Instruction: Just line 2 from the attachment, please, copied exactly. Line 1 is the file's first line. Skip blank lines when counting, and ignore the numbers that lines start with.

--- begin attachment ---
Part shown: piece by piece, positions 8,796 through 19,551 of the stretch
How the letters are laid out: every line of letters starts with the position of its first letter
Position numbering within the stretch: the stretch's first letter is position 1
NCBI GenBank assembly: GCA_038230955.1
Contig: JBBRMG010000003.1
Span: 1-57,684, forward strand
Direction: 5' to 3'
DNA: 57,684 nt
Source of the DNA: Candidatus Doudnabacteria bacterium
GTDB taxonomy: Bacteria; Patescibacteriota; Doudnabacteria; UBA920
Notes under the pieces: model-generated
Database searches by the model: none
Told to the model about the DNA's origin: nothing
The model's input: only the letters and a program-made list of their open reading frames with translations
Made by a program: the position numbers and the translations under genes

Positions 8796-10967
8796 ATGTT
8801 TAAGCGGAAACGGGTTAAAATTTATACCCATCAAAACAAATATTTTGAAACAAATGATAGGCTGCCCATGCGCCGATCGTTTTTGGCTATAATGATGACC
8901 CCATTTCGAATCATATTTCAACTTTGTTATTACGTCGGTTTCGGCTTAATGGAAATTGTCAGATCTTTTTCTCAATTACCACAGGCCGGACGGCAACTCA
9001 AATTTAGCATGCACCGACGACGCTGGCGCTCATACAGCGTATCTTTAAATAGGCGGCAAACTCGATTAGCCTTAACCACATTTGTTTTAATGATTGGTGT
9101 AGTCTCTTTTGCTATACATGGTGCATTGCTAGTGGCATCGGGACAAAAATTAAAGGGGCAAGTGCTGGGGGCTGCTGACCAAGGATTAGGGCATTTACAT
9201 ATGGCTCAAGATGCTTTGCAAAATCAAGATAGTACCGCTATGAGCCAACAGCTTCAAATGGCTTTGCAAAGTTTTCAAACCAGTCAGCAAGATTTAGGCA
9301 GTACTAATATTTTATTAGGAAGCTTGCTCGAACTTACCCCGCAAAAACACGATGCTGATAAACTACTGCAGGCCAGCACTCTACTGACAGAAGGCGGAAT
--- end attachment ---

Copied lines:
How the letters are laid out: every line of letters starts with the position of its first letter